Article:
Mark Romero, owner of an SF Chinatown company, says it is very slow on Saturday, February 15 in San Francisco
Mimi, the cat of Albert Chang and Jenny Feng, is in an empty shop on Saturday, February 15 in San Francisco
Home Speaker Nancy Pelosi, D-California, looks over items at The Wok Shop during a tour through Chinatown Monday
In San Francisco, House Speaker Nancy Pelosi took a walking tour through Chinatown on Monday to let the public know that the neighborhood is safe and open for business.
Pelosi talked to shop owners in the Canton Bazaar and spoke to the media after meeting business owners in Dim Sum Corner Restaurant.
Chinatown is where she organized her first event ever 30 years ago for the convention.
Pelosi said in a statement: “You must come to Chinatown. Precautions have been taken by our city. We know that there is concern about tourism around the world, but we think it is very safe to be in Chinatown and hopefully others will come.
“It’s beautiful here. The food is delicious, the shops flourish, the parade was great. Walks continue. “
Pelosi also focused on Donald Trump’s response to the outbreak.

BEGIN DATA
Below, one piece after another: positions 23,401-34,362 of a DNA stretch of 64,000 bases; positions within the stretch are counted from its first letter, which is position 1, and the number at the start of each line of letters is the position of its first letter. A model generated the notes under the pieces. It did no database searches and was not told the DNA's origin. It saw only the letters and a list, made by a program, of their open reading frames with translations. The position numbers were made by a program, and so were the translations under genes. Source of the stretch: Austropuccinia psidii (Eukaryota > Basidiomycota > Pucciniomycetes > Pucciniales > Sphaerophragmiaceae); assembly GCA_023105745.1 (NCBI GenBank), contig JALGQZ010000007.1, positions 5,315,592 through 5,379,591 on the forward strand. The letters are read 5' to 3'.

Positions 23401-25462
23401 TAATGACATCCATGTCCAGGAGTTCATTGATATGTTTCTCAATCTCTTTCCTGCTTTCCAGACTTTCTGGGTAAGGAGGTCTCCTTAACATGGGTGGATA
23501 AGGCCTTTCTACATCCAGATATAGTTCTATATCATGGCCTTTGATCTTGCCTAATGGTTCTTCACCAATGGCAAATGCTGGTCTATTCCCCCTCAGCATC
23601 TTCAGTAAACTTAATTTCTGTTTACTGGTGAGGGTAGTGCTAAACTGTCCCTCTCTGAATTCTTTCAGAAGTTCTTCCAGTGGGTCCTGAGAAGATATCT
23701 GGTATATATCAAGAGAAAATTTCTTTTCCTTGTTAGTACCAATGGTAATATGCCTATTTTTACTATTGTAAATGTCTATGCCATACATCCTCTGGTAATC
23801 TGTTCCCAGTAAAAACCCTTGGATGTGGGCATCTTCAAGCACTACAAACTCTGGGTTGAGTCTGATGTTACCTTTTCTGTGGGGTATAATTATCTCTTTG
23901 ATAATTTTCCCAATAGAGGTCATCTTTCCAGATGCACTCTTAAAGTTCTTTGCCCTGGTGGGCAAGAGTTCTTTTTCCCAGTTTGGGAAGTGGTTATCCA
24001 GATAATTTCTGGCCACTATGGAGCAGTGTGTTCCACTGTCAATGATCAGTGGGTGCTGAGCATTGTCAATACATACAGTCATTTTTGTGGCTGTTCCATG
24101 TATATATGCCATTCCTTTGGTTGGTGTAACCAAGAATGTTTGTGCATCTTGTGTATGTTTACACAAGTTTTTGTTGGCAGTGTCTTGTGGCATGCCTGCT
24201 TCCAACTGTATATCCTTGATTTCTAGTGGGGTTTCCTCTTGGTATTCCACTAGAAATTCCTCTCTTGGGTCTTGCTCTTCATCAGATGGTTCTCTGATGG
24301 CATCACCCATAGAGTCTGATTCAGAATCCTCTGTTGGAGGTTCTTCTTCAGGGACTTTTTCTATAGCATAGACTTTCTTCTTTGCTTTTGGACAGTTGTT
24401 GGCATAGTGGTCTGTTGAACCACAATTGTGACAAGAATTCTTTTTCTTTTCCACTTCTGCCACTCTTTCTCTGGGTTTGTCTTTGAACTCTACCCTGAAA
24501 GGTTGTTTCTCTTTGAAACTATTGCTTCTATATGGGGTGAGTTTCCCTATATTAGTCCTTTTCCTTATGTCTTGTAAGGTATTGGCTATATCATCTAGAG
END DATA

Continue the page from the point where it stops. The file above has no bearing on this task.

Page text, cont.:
“Americans need a coordinated, fully funded government-wide response to keep them and their loved ones safe,” she tweeted. “The President’s request for funding for coronavirus response is already too late and completely inadequate for the magnitude of this emergency.”
It was after Golden Gate Fortune Cookie Shop owner Kevin Chan said: “Business is slow. People don’t want to come, they are scared. “
At the end of the day, the streets, tourist spots, and local businesses seemed quieter than normal in Los Angeles
A woman walks through Chinatown in Downtown Los Angeles last Monday
The Chinese New Year was quiet in Los Angeles, California last week
Tables seem empty at a restaurant in Downtown Los Angeles that was open for business last Monday
The statue built as a tribute to the deceased martial artist Bruce Lee, who died at the age of 32 in 1973, can be seen in an abandoned LA area
A man walked around in LA last Monday with a face mask and gloves while one store remained open for business